March 31, 2010
AFT Secretary-Treasurer Antonia Cortese Backs Monitoring System
To Target Child Labor in Agricultural Imports
WASHINGTON—Agricultural imports produced with child labor should have no place in American commerce, AFT Secretary-Treasurer Antonia Cortese told a U.S. Department of Agriculture panel this week.
The United States needs “a monitoring system that will provide American consumers with assurance that they are not unwittingly supporting the exploitation of children when they go grocery shopping or through other everyday purchases,” Cortese said during her March 29 appearance before the USDA Consultative Group to Eliminate the Use of Child Labor and Forced Labor in Imported Agricultural Products.
The Consultative Group was established under the current Farm Bill to develop measures aimed at eliminating child labor from the production and distribution chain that supplies the U.S. agricultural import market. According to the World Bank, 70 percent of all child laborers around the world work in agriculture.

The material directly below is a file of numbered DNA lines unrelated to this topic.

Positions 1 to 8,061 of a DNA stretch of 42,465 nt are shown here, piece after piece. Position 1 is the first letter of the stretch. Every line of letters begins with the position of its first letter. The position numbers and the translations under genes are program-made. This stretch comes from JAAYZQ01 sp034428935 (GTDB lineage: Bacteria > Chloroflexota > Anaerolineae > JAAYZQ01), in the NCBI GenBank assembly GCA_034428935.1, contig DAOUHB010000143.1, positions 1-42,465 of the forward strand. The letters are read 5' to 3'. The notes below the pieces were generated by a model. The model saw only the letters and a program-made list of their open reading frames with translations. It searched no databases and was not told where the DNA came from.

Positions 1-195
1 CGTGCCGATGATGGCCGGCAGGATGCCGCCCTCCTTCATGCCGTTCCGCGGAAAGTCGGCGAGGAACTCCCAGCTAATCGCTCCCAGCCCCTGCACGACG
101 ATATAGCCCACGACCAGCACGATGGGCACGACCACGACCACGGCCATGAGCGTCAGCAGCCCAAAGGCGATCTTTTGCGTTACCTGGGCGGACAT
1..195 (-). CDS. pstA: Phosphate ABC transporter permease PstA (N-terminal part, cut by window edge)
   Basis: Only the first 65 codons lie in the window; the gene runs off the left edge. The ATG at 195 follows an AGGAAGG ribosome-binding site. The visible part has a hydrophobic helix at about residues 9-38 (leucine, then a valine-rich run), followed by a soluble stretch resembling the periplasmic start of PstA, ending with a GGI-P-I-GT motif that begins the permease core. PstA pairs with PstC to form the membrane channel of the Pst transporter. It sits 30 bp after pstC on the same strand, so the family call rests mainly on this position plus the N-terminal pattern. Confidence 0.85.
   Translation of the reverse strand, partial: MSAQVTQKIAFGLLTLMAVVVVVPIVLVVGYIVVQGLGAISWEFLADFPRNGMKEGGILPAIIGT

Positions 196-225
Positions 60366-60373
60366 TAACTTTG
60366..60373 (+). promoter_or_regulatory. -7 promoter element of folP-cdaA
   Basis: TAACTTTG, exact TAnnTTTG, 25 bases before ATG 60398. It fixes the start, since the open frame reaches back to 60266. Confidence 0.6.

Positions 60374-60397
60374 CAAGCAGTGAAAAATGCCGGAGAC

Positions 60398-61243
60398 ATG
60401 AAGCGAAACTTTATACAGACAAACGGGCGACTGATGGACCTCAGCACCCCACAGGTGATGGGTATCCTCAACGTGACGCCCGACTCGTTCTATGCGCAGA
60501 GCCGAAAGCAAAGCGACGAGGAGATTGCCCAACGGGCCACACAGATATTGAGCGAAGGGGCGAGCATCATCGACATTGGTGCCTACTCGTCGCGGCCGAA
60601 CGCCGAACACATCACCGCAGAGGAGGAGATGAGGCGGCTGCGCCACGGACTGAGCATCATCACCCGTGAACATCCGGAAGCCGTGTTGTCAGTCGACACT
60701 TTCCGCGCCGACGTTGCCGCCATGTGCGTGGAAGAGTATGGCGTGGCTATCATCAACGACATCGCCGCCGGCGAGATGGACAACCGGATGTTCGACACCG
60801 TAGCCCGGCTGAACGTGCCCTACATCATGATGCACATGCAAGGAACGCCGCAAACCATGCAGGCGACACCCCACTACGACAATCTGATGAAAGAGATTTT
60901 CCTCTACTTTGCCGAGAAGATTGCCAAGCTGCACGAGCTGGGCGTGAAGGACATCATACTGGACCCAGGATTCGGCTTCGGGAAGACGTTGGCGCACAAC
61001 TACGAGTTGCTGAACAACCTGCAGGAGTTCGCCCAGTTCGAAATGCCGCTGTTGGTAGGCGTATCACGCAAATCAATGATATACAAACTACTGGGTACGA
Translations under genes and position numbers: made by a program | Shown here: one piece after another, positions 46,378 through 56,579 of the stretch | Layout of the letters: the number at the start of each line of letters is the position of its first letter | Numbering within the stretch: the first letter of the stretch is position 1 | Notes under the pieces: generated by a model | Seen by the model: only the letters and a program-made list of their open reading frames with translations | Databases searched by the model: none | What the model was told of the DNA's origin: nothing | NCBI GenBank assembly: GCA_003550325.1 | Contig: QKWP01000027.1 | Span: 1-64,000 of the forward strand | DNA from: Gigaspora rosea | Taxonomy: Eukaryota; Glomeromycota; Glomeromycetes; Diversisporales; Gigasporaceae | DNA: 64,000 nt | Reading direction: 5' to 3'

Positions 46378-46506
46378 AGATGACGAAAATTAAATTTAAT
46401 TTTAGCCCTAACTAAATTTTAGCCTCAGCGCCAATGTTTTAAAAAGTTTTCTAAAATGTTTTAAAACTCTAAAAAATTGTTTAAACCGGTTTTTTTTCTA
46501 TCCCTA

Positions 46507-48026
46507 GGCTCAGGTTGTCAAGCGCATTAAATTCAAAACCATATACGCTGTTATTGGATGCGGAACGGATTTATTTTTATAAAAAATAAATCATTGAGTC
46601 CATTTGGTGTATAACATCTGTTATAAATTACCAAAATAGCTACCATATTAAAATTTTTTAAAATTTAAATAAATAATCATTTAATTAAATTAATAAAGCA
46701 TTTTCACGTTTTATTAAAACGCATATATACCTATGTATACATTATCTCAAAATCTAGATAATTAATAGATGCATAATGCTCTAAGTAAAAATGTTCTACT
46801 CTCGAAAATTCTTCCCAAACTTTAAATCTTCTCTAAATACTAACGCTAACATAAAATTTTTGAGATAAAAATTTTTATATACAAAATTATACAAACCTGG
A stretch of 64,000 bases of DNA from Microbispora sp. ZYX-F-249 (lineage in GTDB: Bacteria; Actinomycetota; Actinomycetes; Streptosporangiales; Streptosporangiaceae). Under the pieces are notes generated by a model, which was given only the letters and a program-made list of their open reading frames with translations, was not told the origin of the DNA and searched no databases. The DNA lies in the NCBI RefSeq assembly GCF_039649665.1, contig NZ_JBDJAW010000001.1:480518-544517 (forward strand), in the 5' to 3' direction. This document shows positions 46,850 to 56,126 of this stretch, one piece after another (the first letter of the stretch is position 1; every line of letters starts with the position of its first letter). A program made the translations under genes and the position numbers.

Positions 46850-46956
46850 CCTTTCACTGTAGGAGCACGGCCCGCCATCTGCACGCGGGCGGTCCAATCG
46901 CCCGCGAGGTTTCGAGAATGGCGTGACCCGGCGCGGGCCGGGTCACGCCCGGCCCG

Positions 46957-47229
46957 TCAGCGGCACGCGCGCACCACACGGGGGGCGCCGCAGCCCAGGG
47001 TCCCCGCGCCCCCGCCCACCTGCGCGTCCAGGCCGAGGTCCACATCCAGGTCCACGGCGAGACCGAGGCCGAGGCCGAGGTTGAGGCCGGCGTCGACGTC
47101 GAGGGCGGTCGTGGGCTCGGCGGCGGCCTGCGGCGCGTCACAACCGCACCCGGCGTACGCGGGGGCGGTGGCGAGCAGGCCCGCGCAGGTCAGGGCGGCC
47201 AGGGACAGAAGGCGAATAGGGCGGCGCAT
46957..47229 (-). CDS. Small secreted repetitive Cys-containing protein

Cortese urged the panel to support establishing a voluntary, independent monitoring and verification system to ensure that consumers have the information they need to make informed purchasing decisions.
“Once consumers have ready access to reliable information about the use of child labor, most of them will avoid products brought to market with such practices,” she told the panel.
In noting the AFT’s long record of active opposition to child labor, Cortese also referred to the recent letter from AFT President Randi Weingarten to Agriculture Secretary Tom Vilsack urging him to close the U.S. market to chocolate made with cocoa that is produced with child labor. The AFT was the only union represented at the Consultative Group meeting.
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The AFT represents more than 1.4 million pre-K through 12th-grade teachers; paraprofessionals and other school-related personnel; higher education faculty and professional staff; federal, state and local government employees; nurses and healthcare workers; and early childhood educators.